• Know what you’re making.
• Stick to it.
And, as I’m sure you can guess, neither is as easy as it seems.
More About Make Noise: A Creator’s Guide To Podcasting and Great Audio Storytelling
Podcasting is the fastest-growing media platform in the world, with currently 650,000 podcasts out there, in 100 languages, and offering over 20 million episodes. And we’re only at the beginning. More and more podcasts appear every day, and more and more entrepreneurs, businesses, individuals, and distributors, like Spotify, are getting into this world. One person so many people turn to to help launch their podcasts is Eric Nuzum, a veteran of NPR and Audible who’s had a hand in creating and launching over 130 podcasts, including some of the most successful out there like TED Radio Hour, Invisibilia, Where Should We Begin? with Esther Perel, The Butterfly Effect, and West Cork. And the reason is that Nuzum understands the essentials of what makes a podcast work, and knows how to help creators shepherd their vision from rough idea to finished product.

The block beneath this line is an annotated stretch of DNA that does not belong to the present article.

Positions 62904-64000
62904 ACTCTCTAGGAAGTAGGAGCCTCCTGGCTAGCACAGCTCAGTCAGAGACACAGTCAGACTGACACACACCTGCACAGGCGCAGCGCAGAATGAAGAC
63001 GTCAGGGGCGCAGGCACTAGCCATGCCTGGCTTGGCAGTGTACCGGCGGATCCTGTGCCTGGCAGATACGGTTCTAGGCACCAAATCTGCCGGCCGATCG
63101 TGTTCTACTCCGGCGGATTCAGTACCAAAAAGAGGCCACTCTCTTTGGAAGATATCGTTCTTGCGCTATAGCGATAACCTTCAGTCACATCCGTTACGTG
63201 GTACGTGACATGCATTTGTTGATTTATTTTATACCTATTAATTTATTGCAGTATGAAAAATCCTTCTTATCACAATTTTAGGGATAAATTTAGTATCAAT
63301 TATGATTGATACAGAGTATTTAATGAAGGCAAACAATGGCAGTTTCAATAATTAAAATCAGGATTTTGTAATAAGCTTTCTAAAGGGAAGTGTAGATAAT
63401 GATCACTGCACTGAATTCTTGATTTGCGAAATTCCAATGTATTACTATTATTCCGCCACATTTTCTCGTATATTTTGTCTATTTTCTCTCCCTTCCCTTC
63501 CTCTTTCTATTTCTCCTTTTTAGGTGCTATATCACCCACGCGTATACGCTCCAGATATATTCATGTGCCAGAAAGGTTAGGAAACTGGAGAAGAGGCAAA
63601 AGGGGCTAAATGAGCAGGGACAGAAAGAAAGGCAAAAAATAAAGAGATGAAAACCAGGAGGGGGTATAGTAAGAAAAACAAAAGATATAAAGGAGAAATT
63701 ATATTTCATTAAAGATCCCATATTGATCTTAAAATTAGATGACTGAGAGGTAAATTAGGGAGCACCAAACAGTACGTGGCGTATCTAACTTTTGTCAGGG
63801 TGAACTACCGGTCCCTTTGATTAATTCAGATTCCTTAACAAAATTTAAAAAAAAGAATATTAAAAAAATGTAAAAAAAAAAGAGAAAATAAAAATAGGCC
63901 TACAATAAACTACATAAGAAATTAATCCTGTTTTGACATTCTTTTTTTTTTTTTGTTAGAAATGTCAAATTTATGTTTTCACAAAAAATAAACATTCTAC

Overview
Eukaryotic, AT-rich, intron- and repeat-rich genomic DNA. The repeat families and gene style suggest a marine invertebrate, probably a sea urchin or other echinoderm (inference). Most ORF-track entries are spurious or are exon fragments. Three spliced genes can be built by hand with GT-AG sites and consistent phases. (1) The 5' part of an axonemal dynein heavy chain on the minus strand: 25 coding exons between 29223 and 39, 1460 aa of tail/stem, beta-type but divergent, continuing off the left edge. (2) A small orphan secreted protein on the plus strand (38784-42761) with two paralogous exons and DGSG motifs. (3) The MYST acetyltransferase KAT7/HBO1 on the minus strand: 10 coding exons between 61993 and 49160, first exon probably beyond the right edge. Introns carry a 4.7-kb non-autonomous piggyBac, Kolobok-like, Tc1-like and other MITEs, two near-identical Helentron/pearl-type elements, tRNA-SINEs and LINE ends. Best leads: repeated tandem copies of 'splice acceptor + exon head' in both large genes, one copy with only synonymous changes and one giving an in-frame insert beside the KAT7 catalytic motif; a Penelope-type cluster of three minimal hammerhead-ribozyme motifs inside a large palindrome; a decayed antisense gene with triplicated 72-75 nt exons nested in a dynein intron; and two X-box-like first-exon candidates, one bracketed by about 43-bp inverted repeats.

Make Noise brings all the wisdom, advice, practical information, and big-picture thinking that any individual or business needs to make a successful podcast.